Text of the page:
Preliminary Hearings: A hearing to find probable cause; can be based on 1 witness. Hearsay allowed.
Bond hearings: Requests by either the State or Defense to raise, lower, or otherwise modify the conditions of Defendant's pretrial release.
THE GRAND JURY is, in theory, independent and capable of returning indictments, or not, as it sees fit. In reality, it is a tool of the prosecutor.
True Bill vs. No Bill
NDAA National Prosecution Standard 4-8.1
4-8.1 Prosecutorial Responsibility
To the extent permitted by the jurisdiction's laws or rules, a prosecutor appearing before a grand jury:
a. May explain the law and express his or her opinion on the legal significance of the evidence;
b. Should assist the grand jury with procedural and administrative matters appropriate to its work;
c. May recommend that specific charges be returned;
d. Should recommend that a grand jury not indict if the prosecutor believes that the evidence presented does not warrant an indictment under governing law, and he or she should encourage members of the grand jury to consider the fact that sufficient evidence must exist to enable the prosecutor to meet the state's burden of proof at trial;
e. Should take all necessary steps to preserve the secrecy of the grand jury proceedings.
CIRCUIT COURT PROCEEDINGS are the culmination of the prosecutor's role.
Plea Negotiations
Trial Preparation
Rule 16 of the Alabama Rules of Criminal Procedure governs the discovery process in criminal cases. In summary, the Defendant is entitled to: (1) copies of any and all written or oral statements the Defendant made to law enforcement; (2) statements of the same kind made by any Co-Defendant; (3) physical or documentary evidence that the State intends to use at trial or which was obtained from the Defendant; (4) reports by experts; and (5) any and all exculpatory information.
The prosecutor is under no obligation to enter into a plea agreement that has the effect of disposing of criminal charges in lieu of trial. However, where it appears that it is in the public interest, the prosecution may engage in negotiations for the purpose of reaching an appropriate plea agreement. When agreement is reached, it should be reduced to writing, if practicable.
5-1.1 Propriety
Trial preparation consists of these main components:
Deeper familiarization with the evidence & potential defenses;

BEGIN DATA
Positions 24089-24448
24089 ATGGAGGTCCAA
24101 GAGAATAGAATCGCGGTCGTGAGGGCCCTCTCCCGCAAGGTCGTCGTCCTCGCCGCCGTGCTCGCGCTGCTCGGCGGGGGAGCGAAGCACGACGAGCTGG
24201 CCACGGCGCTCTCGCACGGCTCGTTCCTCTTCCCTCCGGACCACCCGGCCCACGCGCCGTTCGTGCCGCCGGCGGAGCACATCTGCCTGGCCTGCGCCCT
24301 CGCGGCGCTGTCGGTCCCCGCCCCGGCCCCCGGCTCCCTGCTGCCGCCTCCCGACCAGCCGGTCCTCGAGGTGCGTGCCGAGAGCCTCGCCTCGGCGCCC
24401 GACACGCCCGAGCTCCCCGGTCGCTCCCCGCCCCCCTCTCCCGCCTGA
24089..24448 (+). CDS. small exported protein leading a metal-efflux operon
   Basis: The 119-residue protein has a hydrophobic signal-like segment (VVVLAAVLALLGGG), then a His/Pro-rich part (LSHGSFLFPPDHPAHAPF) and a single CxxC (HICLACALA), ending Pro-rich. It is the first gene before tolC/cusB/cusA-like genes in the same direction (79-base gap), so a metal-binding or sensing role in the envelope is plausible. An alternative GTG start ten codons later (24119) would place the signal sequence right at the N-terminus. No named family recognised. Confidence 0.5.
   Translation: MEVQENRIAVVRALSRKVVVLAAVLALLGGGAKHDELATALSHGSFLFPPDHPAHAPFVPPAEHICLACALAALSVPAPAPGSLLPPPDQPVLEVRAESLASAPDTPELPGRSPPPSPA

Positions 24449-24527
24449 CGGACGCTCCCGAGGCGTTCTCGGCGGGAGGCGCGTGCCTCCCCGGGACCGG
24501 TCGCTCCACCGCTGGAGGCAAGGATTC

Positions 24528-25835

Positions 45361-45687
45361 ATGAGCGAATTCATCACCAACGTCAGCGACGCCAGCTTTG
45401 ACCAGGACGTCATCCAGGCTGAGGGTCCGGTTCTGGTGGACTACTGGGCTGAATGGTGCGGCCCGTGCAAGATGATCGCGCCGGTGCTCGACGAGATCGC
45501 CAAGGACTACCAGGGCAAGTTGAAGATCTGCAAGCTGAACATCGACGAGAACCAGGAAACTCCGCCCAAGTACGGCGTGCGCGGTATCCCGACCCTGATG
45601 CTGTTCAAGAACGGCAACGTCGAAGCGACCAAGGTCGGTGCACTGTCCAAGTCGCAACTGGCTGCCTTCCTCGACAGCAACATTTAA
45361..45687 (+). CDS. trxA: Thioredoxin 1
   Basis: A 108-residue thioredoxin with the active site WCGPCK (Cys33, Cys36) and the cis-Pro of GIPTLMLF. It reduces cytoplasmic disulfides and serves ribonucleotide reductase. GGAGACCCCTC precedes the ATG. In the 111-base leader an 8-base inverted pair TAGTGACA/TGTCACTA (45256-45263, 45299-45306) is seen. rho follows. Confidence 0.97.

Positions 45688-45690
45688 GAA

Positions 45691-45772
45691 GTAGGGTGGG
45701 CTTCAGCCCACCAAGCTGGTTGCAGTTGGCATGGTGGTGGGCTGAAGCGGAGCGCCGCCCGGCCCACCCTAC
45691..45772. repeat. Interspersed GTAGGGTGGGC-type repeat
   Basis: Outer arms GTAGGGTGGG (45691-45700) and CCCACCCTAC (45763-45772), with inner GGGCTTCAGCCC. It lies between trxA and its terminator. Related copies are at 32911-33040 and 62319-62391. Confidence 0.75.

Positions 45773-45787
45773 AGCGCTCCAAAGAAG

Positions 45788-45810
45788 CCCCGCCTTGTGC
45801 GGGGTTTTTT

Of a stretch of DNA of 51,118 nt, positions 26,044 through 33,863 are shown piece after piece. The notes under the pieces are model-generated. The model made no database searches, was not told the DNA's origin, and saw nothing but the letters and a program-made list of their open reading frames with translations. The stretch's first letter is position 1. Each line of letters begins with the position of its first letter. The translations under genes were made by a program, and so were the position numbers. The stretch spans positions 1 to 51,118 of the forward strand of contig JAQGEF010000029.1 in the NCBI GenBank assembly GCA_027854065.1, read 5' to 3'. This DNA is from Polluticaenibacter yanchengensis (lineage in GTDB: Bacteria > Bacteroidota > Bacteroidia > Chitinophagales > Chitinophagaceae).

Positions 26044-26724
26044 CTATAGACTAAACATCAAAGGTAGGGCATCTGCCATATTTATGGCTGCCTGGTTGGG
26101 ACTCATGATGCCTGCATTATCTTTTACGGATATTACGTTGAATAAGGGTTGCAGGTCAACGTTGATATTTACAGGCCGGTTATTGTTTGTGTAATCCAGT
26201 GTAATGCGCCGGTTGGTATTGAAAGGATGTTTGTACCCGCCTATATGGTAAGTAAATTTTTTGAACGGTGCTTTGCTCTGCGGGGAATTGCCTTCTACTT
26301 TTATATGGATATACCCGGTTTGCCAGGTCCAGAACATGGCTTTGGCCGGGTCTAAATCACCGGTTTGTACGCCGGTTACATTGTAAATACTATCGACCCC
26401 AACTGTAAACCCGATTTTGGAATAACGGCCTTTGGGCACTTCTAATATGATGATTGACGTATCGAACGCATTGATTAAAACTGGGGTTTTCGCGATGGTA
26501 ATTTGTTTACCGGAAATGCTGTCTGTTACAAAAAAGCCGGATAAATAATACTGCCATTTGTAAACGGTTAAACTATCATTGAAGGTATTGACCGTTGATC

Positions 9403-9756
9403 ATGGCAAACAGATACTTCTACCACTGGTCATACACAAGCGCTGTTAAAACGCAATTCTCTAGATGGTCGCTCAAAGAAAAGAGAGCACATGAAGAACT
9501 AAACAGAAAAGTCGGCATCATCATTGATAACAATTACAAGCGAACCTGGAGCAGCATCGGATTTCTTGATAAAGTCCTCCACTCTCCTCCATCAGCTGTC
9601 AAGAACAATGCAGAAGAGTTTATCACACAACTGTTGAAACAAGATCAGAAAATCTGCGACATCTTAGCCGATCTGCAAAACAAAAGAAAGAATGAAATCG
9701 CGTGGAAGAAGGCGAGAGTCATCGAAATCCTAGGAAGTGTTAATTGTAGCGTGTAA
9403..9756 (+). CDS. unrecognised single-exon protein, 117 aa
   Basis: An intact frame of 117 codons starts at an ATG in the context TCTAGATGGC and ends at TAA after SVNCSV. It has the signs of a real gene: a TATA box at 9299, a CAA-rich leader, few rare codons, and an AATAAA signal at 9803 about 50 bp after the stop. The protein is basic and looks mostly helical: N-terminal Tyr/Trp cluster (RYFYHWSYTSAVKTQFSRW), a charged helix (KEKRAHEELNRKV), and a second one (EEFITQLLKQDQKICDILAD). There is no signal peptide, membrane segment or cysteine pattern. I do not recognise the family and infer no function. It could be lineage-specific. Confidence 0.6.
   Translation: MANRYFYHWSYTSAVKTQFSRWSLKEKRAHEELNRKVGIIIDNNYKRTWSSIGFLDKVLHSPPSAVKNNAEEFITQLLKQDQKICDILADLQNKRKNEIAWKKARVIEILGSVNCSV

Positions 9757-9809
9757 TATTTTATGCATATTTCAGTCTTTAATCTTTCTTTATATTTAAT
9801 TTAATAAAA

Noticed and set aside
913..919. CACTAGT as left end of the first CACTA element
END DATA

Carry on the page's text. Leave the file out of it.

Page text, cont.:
Preparing victims/lay witnesses;
Preparing professional witnesses (e.g. law enforcement, DHR, medical personnel, forensic interviewers, other professionals/experts);
Motions in limine & other pretrial motions.
During discovery, plea negotiation, and trial preparation the case continues to evolve, and the State learns more about the case than is possible at earlier stages. As noted previously, prosecutors have an ongoing duty to evaluate the strengths and weaknesses of their cases and to determine just outcomes, measured both in terms of substantive and procedural justice.
The Prosecutor in Trial
In Voir Dire, attorneys are permitted to converse with prospective jurors to try to eliminate jurors who, for one reason or another, seem unlikely to be fair to their respective clients.
Voir Dire by State
Voir Dire by Defense
Strike Conference
Cause Challenges
Peremptory Challenges (must not be based on race, gender, etc.)
1. Voir Dire
2. Opening Statement
3. State's Evidence
4. Defense Evidence
5. Charge Conference
6. Closing Arguments
The prosecutor's Opening Statement encapsulates the upcoming evidence by the State in a coherent fashion to make the jury receptive to and interested in that evidence. While Openings are not argument, they are, if properly done, persuasive.
The presentation of the State's case in chief is accomplished by the presentation of admissible evidence. There are two kinds of evidence:
Testimonial Evidence (prosecutor conducts direct examination and defense cross examines with objections from the State when appropriate).
Physical Evidence (when available; usually presented during testimonial evidence of a witness who can testify about the physical evidence in question).
Because the State has the burden of proving the charges against the Defendant beyond a reasonable doubt, the Defense may or may not put on testimony or physical evidence. Because of the Fifth Amendment privilege against self-incrimination, a Defendant may choose to testify or not, but his/her choice not to testify may not be held against him/her. If the Defense does put on evidence of any kind, the prosecutor is tasked with cross examining defense witnesses and objecting when appropriate.
State's First Closing
Defense Closing
State's Second Closing
In Closing Argument, the prosecutor outlines for the jury how and why the State has proven its case beyond a reasonable doubt.